Tuesday, May 29, 2012

God always provides mourners

I haven't been davening from the Amud (being the prayer leader) much in recent days.  The reason is that there are two new mourners attending the morning minyan (prayer service).  As they were in their shloshim period (first 30 days after burial), they had priority over me to daven.  Now that their shloshim period has ended, I expect to be, in the peculiar language of mourners, "back in business" (i.e., back leading prayers), at least on a part-time basis.

When I first began attending shul to say kaddish for my mother, I often acted as the shaliach tzibur (prayer leader) at all three services (morning, afternoon and evening).  I was getting pretty tired of it, but a friend told me not to worry, new mourners would inevitably supplant me.  And so they have.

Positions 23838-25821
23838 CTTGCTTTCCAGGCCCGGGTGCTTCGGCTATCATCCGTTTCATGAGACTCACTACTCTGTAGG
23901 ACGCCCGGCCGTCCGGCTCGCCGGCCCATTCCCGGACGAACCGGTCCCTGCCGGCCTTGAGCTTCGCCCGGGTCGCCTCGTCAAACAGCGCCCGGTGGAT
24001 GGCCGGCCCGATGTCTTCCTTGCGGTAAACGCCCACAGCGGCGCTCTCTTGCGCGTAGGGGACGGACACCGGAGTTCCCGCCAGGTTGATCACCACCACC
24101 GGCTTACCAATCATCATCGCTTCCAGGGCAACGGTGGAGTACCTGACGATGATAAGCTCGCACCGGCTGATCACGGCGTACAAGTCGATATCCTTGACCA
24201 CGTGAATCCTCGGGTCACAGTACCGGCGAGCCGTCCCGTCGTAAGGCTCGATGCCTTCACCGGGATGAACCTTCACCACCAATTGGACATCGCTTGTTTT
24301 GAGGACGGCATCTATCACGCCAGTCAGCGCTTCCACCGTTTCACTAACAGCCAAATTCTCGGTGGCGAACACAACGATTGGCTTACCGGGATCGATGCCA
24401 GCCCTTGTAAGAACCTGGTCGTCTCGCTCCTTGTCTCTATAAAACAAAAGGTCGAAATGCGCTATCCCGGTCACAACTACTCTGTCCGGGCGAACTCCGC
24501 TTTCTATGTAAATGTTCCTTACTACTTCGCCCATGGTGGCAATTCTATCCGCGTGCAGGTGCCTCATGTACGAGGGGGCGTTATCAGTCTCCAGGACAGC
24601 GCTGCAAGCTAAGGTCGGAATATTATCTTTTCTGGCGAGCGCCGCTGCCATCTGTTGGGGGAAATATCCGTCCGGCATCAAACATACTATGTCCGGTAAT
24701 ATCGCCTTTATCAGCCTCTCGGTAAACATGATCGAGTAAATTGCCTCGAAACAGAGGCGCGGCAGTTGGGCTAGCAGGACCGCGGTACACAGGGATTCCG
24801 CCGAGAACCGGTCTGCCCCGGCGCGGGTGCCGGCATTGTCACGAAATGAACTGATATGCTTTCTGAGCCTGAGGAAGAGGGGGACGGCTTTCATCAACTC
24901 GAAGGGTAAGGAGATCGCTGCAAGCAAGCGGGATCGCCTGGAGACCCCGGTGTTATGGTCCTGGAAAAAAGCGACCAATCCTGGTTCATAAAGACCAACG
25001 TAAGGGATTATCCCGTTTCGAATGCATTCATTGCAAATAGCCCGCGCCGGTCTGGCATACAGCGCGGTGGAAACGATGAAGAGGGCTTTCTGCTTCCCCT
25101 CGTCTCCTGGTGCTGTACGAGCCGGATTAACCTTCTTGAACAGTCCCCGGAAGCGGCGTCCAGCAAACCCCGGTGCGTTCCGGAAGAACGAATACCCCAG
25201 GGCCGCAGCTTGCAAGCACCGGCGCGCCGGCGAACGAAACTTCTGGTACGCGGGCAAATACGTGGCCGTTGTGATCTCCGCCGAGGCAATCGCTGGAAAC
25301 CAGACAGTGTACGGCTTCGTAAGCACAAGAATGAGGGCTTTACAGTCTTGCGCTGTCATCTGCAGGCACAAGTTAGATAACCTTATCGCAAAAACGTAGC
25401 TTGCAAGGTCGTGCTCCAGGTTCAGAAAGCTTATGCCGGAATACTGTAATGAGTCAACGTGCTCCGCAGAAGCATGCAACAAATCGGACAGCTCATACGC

There is a Yiddish expression, quoted in Ari Goldman's book Living a Year of Kaddish: "God always provides mourners" (page 98).   This book, in addition to Leon Wieseltier's Kaddish, are mainstays on the "recommended reading list" for mourners.  (Goldman's book, which I just finished, is too light and "feel-goody" for my taste.)  The saying expresses a bitter truth.  God takes away our loved ones.  In our grief, we are driven into shul to say kaddish.  There we join the larger community of mourners.  The community is "thankful" to have these mourners, as they form the foundation of the community of daveners.  And, for the existence of this community, we have God to "thank."

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